LiteratureXpres: The Most Popular Study Guide

Literature Xpres provides the most perfect study guide, summary, theme, plot,critical analysis and explanation of English Literature for free.


Tuesday, October 2, 2018

What is Comedy of Manners ?

What is Comedy of Manners ?

A comedy is a play with happy ending and aims at making people laugh at certain imprudences, vanities, hypocrisies and weaknesses of people for transforming society. Comedy of manners is a comedy that deals with the behavior of people. This sort of comedy was a dominant class of drama amid the restoration period.

There is a satiric tone in such comedies. The utilization of witty language is meant to feature the artificial values of the people concerned. Oscar Wilde's The Importance of Being Earnest also has a place with this category of plays.

Comedy of manners is appropriate to uncover the superficial values of the upper class society. The hypocrisies of this class are satirizing by uncovering their behavior. Restoration comedy of manners uncovered the issues of adultery, fortune chasing and commercialization of love and marriage. The characters don't take love and marriage as sacred, however as to a greater degree a mercenary endeavor. This play gives us bits of knowledge into the then Restoration upper class society. The immoralities throughout their life are conveyed to the surface. The utilization of mind is extremely remarkable. The characters utilize language that is brilliant on the surface, yet it is all empty within. The language demonstrates the bankruptcy of emotional and psychological profundity. The dialog is short and sharp. Such witty language is most appropriate to delineate the artificial values of the people. The characters are gallants, coxcombs, dandies and teases. A charge of immorality has been brought against such plays. Such plays are neither extremely realistic nor great centerpieces. In The Importance of Being Earnest, Wilde satirizes the values of the then Victorian upper class society. It doesn't speak to the entire cross segment of society. The same is valid for Congreve's The Way of the World.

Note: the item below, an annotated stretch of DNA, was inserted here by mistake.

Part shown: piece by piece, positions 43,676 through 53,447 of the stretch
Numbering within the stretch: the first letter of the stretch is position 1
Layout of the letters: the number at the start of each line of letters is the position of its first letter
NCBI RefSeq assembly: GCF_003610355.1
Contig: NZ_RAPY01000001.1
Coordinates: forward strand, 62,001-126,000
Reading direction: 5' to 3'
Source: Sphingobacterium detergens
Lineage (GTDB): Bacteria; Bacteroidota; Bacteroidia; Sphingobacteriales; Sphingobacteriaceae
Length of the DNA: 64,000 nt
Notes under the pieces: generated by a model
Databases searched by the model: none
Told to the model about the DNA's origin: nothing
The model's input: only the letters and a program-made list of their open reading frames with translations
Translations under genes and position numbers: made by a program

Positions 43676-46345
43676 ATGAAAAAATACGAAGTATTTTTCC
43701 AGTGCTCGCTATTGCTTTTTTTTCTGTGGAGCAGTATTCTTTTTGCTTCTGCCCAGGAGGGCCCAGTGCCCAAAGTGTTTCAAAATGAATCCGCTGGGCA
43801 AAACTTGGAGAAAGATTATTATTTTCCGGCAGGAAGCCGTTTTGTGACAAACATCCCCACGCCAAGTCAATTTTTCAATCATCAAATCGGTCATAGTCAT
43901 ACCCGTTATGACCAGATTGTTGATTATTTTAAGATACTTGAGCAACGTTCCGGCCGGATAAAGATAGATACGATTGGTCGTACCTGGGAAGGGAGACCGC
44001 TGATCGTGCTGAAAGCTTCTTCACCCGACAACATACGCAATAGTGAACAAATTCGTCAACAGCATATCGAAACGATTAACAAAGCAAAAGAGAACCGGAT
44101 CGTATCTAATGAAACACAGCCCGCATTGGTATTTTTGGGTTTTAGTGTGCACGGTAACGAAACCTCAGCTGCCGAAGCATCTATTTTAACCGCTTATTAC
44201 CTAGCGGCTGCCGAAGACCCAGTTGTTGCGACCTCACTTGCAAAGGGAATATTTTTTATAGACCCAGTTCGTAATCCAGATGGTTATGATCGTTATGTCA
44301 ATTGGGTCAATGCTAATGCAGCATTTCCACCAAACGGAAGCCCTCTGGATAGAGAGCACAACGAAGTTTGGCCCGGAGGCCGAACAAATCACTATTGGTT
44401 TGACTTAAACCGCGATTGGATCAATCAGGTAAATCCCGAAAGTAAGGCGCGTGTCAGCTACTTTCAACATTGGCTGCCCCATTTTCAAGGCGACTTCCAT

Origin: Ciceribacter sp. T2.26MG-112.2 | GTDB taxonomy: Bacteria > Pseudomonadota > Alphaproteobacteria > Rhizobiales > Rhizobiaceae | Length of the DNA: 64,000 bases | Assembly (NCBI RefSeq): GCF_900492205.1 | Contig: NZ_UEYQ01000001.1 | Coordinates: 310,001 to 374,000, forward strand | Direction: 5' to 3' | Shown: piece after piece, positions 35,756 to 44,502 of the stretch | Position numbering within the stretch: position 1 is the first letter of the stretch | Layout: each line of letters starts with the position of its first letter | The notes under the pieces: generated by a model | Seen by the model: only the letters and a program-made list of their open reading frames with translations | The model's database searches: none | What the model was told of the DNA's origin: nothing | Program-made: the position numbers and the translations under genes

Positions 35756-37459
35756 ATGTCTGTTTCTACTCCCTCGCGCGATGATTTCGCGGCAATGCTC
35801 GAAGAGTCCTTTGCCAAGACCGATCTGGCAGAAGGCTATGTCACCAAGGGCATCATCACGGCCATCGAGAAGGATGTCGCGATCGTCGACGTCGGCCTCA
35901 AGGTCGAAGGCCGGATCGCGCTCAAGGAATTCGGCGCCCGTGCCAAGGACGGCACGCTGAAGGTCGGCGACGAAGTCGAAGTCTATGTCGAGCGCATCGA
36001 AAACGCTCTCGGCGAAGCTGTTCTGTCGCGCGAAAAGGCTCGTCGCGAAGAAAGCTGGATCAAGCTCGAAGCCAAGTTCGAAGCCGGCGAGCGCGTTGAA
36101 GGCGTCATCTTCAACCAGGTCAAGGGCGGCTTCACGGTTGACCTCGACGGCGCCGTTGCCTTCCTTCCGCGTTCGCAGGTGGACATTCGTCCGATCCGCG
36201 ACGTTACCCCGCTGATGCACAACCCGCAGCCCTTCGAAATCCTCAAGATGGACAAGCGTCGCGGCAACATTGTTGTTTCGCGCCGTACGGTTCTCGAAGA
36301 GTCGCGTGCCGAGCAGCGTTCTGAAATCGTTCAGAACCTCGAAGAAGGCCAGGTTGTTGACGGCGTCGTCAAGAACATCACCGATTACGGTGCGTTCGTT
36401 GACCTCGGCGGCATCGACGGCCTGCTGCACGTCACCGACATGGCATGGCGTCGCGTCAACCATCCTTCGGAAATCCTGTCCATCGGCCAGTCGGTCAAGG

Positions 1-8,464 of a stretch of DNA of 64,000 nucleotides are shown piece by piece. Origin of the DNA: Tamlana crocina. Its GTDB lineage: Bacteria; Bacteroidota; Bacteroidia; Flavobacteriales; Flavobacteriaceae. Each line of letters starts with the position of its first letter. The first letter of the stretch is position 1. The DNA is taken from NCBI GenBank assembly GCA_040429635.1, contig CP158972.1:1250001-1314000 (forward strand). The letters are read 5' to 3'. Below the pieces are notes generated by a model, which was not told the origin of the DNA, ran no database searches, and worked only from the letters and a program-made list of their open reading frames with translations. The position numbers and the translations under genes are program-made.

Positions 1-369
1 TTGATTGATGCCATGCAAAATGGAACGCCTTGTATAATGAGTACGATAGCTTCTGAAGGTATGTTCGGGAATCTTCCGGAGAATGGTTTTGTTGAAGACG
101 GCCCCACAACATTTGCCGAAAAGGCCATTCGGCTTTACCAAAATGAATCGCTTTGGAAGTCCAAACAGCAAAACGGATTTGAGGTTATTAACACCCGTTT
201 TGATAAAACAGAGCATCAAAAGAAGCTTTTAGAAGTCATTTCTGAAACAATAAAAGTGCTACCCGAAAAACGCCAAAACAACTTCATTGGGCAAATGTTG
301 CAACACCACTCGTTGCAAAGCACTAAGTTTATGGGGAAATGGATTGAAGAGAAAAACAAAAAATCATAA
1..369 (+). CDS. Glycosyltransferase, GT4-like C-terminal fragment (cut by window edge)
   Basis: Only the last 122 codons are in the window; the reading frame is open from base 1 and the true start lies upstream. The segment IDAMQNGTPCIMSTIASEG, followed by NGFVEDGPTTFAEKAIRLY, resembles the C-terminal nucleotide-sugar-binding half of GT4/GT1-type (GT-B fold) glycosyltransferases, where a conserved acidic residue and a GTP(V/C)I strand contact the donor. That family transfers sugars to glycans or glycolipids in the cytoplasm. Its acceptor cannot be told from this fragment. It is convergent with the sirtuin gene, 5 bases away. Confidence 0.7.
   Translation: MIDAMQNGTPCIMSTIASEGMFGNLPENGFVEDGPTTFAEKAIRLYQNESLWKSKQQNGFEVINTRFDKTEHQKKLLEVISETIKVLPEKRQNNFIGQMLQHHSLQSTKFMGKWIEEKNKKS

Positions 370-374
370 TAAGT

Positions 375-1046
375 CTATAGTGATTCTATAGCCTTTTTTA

No comments:

Post a Comment